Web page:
Former Prime Minister Sir Mekere Morauta said today he was shocked to read in The National of 2 June that Mr Martin Poh of Borneo Pacific Pharmaceuticals had publicly celebrated an apparent knighthood before the award had been announced by Buckingham Palace or the Office of the Papua New Guinea Governor-General. The article was headlined: ‘Kidney Foundation Star to be Knighted’.
Sir Mekere said: “Every rule of Palace and Government protocol has been broken here. It just goes to show that knighthoods in Papua New Guinea have become very cheap commodities.”
Sir Mekere said that although he welcomed the report and the work of the Kidney Foundation, and recognised the urgent need for affordable dialysis treatment, people should not forget the history of the contract for the supply of drugs that was awarded to Borneo Pacific in 2013.
“Borneo Pacific did not meet the requirements set for the tender, so their political friends in power instructed that the terms of the tender be changed mid-stream,” he said. “Borneo Pacific was awarded the tender, although it was far more expensive than other tenderers, including another major local pharmaceutical supplier and retailer.”
As a result of the specially concocted tender, and of evidence showing that in the past Borneo Pacific had supplied sub-standard drugs, Australia cancelled its grant for the national distribution of drugs.
The Government had to pay for the distribution and, from all reports, there are huge problems, delays and costs associated with the contractor which now distributes drugs and medical supplies.
“Another suspect contract, and certainly a badly performing one,” Sir Mekere said.
The cost of drugs being bought by the Government and the costly and inefficient distribution of drugs and medical supplies are causing the current crisis in drug supply.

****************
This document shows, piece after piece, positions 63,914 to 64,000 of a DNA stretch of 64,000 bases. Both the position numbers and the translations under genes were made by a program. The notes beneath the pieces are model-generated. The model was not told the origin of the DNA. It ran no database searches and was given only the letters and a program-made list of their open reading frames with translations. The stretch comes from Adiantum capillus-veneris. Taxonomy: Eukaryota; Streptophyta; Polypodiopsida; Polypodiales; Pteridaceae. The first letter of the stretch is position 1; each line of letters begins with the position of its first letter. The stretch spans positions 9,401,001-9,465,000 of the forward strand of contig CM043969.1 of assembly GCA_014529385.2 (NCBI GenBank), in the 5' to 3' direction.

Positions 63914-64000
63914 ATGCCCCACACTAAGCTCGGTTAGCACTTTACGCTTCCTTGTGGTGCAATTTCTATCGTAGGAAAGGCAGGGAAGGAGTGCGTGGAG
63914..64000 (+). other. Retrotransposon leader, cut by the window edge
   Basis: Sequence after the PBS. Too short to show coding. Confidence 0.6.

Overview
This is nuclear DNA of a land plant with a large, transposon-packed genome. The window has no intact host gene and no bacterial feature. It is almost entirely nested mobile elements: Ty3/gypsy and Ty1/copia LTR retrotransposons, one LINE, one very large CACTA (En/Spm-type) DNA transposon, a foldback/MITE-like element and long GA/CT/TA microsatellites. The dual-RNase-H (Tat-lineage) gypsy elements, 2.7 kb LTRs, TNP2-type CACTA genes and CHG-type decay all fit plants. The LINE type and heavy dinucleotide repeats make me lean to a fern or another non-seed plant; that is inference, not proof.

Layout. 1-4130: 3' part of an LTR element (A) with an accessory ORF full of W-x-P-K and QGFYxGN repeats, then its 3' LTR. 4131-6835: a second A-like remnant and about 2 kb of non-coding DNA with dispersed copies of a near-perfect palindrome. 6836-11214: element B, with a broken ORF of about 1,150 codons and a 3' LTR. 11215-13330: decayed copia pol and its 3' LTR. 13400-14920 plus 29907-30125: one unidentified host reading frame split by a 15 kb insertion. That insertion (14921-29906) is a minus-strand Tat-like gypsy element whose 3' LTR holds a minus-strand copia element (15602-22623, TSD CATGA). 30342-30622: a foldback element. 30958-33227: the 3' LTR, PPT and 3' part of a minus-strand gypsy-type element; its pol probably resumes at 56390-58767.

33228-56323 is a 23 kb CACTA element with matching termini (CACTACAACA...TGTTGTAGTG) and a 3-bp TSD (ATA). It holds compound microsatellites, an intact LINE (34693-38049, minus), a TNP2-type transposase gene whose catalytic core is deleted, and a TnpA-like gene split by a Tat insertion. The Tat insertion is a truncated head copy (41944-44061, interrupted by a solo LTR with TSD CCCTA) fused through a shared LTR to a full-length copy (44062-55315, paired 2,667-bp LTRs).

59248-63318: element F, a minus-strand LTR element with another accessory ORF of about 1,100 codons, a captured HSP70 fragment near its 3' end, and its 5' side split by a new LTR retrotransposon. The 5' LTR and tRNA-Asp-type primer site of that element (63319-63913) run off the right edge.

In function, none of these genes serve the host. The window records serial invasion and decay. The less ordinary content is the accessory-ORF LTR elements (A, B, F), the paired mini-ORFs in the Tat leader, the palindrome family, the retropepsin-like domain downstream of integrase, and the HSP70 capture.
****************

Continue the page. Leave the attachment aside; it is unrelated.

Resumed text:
“No wonder Health Department has no money and Treasury is scratching for money every fortnight,” Sir Mekere said.
“I have been told by honest and concerned public servants that the prices of drugs being bought by the O’Neill Government are far higher than international prices, after allowing for freight. The Government is choosing to be ripped off.
“Nearly all drugs being supplied by the contractor are at least double what the Government would pay if the contract had been awarded properly, and some even far more. Morphine, for example, regularly costs the Government – the taxpayers - three times the international price; adrenaline can be four times more costly. Insulin, the drug essential for people suffering from diabetes, is up to 25 times the price charged by a reputable international supplier.
“This is outrageous. It is clear that Borneo Pacific has been profiting to the tune of tens of millions of kina during the last four years, while people are dying from lack of medicine and medical care.”
Sir Mekere challenged Michael Malabag, the Health Minister and Member for Moresby North-West, to tell the public what is happening with the recent tender for the supply of drugs for medical centre kits.
The contract with Borneo Pacific expired in 2016. Minister Malabag and his Department forgot to put out a new tender, and requested an extension of the contract for Borneo Pacific. But, as reported by the media, the Supply and Tenders Board knocked back this request, and told the Department it must put out a tender.
Sir Mekere said he was concerned about the secrecy surrounding the tender, its terms, length of contract, the information provided to potential bidders, the time given to the Tenders Board for evaluation and what NEC decision, if any, had been made.
“It is clear that Papua New Guinea is not getting value for money through the current arrangements for drug and medical supply procurement. The Ombudsman Commission and Auditor General should urgently step in to investigate the procurement practices of the Health Department, and examine the status and terms of the current tender,” Sir Mekere said.
“Minister Malabag has to explain why people throughout the country are suffering from drug shortages. He must also make public the outcome of the drug tender, so Papua New Guineans can be assured that in the future we will be getting drugs and medical supplies at competitive prices, not the current highly inflated prices that the Government is paying.”
“Drug shortages and profiteering are signs of corruption, waste and mismanagement. Such behaviour should be stopped, rather than rewarded. It is very clear we need to find a better and more affordable way to procure good quality drugs and medical supplies.”
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